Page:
John Harvard's Journal
Photograph courtesy of Harvard Athletic Communications
Photograph courtesy of Harvard Athletic Communications
How Harvard Handles Harassment
In the wake of the charges of persistent sexual harassment brought against Jorge Domínguez, former Madero professor for the study of Mexico and Harvard’s first vice provost for international affairs, a committee will review factors that inhibit reporting of such misconduct or deter an effective response. President Lawrence S. Bacow announced the committee on September 6, appointing Susan Hockfield, MIT president emerita; Kenji Yoshino, Warren professor of constitutional law at New York University and a past president of Harvard’s Board of Overseers; and Vicki Magley, professor of psychology at the University of Connecticut, whose research focuses on individual and organizational coping with sexual harassment and interventions to address workplace incivility. Bacow asked them to examine:
- What characteristics of organization or culture might have inhibited those who had suffered (or were aware of) misconduct from reporting it?
- When misconduct was reported, were there characteristics of our organization or culture that inhibited an effective response?
- How do we vet candidates for leadership positions to assure that we are aware of any allegations of misconduct, including sexual harassment, and how might we do this?
They will conduct interviews and review materials and policies this fall, as they “examine factors that may undermine our University’s ability to prevent or address incidents of sexual harassment,” Bacow wrote. But they will not “re-investigat[e] the allegations, nor [review] the investigation of those allegations. In addition, we are not asking the committee to review the behavior or decisions of individual members of the Harvard community in regard to the Domínguez matter.” The committee will issue a report to the University community.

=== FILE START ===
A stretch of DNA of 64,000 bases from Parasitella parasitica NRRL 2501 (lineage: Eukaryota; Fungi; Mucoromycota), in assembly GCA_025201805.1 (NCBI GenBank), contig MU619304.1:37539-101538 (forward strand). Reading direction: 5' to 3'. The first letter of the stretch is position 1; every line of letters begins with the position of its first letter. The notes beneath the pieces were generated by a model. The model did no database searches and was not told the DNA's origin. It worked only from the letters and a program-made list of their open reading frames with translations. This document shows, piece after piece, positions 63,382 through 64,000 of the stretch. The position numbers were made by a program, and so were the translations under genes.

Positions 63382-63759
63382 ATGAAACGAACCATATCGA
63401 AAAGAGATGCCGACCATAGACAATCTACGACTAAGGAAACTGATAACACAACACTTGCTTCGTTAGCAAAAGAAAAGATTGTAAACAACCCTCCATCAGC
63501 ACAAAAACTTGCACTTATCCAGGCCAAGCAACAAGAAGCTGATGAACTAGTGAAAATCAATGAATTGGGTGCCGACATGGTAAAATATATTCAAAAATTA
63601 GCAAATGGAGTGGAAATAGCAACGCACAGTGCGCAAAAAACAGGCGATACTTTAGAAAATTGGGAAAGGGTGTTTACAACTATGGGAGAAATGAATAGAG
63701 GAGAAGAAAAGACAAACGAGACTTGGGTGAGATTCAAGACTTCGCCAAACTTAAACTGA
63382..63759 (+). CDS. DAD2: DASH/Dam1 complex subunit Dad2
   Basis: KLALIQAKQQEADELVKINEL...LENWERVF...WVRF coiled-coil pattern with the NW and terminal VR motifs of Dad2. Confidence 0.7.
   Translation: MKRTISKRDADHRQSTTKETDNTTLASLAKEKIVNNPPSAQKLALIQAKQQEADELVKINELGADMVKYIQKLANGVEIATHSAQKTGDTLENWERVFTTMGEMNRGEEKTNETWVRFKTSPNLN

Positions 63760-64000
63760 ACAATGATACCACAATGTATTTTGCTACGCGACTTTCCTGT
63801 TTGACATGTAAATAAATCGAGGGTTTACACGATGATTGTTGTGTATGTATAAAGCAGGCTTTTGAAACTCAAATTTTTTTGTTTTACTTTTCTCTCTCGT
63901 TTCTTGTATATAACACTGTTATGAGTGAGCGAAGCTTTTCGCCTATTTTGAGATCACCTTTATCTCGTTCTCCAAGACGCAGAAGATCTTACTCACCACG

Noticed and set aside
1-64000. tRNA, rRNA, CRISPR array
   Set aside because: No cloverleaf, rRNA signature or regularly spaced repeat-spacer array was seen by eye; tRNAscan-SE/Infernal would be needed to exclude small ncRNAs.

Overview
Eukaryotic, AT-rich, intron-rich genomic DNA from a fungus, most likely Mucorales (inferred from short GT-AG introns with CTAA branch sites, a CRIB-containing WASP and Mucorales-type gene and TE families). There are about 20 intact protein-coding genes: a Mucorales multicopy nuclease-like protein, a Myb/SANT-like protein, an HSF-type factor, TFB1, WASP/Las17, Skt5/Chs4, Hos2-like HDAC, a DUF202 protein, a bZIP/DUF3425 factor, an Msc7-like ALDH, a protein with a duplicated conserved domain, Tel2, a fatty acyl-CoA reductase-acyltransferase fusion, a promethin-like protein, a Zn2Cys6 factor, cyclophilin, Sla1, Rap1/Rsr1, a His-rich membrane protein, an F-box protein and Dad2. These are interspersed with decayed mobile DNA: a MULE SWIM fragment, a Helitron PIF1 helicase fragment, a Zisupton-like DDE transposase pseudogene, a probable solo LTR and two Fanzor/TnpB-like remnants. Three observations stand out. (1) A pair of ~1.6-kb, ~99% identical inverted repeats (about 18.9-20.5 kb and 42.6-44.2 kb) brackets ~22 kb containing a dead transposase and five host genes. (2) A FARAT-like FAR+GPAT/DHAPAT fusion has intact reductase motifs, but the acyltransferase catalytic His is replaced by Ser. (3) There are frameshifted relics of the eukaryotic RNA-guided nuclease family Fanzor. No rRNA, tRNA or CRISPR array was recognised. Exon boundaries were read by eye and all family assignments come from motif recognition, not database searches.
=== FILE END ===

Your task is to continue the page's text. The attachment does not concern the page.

Additional details appear at harvardmag.com/harassment-reporting-issues-19. The decision to remove Domínguez’s emeritus status and Harvard privileges was reported in May at harvardmag.com/dominguez-19.
In a September 12 message to the community, President Lawrence S. Bacow revealed that Jeffrey Epstein—accused of being a serial sexual predator who continued to prey systematically on underage women even after a 2008 plea arrangement for sex offenses, and who died in prison, reportedly by suicide, while awaiting trial on further charges—had cumulatively donated $8.9 million to Harvard. The gifts include $6.5-million in 2003 to support a research program on evolutionary dynamics (previously disclosed); and $2.4 million in miscellaneous other current-use gifts. As of the date of his note, Bacow wrote, Harvard had found no gifts after Epstein’s guilty plea—and “[W]e specifically rejected a gift from Epstein following his conviction in 2008.” The University continues to examine its records, he wrote; it is also investigating further Epstein’s appointment as a visiting fellow in psychology in 2005. The unspent balance of $186,000 from the gifts will be directed to organizations that “support victims of human trafficking and sexual assault”—an unusual step reflecting Epstein’s “repulsive and reprehensible” crimes. Bacow has convened a working group to examine how the University vets donors, and on September 20, general counsel Diane E. Lopez wrote to the community, asking for help (anonymously, if preferred) in identifying information on “Jeffrey Epstein’s donations or other interactions” across the decentralized University. Separately, The Harvard Crimson reported that while Epstein helped arrange the major gift that paid for construction of Harvard Hillel’s building, completed in 1994, he did not himself donate the funds.